Thursday, 17 January 2013

Neapolitan Graffiti


                                                 



                          Graffiti in Naples

Vesuvius looks down on the ancient city of Naples, which is one of the oldest continually inhabited cities in the world.

The Castel Nuovo, seat of the medieval kings of the city stands guard in the bay.

The city centre is a UNESCO world heritage site and the cobble pavements make the cars and mopeds that travel then rattle and clatter.
Famous for pizza, Neapolitan ice cream, sea food and the drink lemochello. Restaurants pitch their foods to passers-by with full voice.

One thing Naples is also famous for is its dirtiness. The rubbish that piles the streets in parts can be stacked as high as a building

The Naples waste crisis peeked in 2008 as landfill sites over flowed and the streets have since been lined with rubbish. The issue has still not yet been fully resolved.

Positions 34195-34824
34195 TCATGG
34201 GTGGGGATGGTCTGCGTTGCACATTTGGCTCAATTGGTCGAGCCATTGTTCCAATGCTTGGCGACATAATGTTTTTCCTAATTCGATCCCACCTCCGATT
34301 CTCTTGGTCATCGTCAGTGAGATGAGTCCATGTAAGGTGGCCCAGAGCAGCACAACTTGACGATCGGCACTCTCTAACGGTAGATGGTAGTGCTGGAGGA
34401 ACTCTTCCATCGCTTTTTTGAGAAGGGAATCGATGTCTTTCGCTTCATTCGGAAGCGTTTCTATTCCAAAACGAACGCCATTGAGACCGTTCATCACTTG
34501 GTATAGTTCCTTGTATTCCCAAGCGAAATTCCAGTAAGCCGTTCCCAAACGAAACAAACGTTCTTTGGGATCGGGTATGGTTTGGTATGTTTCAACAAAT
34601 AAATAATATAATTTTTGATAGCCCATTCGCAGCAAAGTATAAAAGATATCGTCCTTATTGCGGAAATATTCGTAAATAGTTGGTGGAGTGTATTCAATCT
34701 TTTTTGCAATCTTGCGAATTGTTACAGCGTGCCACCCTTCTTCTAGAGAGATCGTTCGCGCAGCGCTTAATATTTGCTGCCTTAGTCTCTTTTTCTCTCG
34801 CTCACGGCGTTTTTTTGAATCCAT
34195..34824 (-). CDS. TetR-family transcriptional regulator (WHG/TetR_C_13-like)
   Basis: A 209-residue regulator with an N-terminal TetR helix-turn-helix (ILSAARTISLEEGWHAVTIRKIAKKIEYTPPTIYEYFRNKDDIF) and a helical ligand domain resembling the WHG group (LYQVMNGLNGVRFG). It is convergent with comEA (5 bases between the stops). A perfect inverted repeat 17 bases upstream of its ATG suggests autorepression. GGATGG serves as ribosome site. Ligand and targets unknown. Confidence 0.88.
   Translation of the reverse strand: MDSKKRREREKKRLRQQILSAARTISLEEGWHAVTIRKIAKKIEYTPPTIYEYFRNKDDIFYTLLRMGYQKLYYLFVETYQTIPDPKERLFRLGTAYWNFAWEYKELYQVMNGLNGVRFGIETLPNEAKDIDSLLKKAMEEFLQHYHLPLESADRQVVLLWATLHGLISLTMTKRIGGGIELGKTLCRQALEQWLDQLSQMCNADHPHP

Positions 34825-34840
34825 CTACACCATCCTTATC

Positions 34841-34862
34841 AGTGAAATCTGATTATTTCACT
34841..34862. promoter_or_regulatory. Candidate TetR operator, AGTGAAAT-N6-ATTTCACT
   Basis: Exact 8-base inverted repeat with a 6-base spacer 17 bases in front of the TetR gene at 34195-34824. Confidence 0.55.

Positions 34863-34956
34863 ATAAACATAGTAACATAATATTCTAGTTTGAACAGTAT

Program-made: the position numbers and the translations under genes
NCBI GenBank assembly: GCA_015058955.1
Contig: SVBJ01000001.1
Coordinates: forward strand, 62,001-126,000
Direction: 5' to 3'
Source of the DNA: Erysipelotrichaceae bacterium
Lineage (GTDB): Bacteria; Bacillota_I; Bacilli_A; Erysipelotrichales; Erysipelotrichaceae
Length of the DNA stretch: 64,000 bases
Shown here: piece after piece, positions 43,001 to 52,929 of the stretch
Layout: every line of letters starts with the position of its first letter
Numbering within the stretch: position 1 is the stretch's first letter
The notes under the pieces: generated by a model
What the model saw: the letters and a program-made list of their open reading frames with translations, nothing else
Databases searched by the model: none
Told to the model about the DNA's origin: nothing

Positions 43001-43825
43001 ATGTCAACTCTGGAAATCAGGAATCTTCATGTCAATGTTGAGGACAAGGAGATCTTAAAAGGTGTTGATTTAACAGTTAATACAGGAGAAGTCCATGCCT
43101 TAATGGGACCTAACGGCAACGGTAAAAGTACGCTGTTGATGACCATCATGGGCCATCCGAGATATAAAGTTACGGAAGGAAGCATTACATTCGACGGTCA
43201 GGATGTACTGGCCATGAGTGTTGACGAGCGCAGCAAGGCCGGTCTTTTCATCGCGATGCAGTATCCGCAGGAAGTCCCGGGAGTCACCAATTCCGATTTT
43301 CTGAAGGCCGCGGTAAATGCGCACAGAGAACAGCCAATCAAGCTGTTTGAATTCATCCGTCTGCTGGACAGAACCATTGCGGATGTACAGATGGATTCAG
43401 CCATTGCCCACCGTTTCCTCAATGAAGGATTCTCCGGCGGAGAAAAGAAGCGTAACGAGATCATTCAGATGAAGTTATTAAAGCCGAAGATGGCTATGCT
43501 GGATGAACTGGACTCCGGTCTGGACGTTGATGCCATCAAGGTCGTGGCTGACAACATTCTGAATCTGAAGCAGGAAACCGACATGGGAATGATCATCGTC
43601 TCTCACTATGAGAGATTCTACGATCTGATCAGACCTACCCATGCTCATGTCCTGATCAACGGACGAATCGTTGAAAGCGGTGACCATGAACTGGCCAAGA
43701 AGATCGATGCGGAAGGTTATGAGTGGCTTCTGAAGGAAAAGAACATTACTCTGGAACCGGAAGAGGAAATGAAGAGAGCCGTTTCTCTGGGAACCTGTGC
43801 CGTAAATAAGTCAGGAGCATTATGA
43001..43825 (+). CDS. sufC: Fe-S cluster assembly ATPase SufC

Hidden among the rubbish and the ancient streets, nestling in alcoves and on pillars you will find graffiti galore. Not you’re run of the mill graffiti that you find in your average high street. These are not crudely written words or obscenities.

The Naples graffiti is on a larger scale. Giant murals, comical pictures and the most bizarre creatures stare down at you from high walls.

Some say it is art, some say it is vandalism; ultimately it is for you to decide. Graffiti has been around for a long time. The Roman recorded day to day life on the walls of Pompeii. Is this art or graffiti?

 The brothel in Pompeii has pictures of sexual positions; a menu on the all if you like. These were here for the visitors who did not speak Latin and therefore could sample the fruits of that establishment.
Political slogans, youth movements and even graffiti relating to bands and music cover walls.

Neapolitan's have a history of graffiti. During World War II they took cover in the tunnels and catacombs under the city. Here they scratched messages on the walls. Again is this graffiti?

A trip to Naples is not complete without seeing the famous graffiti and deciding for yourself.



Art or vandalism?

Either way they are all worth seeing.







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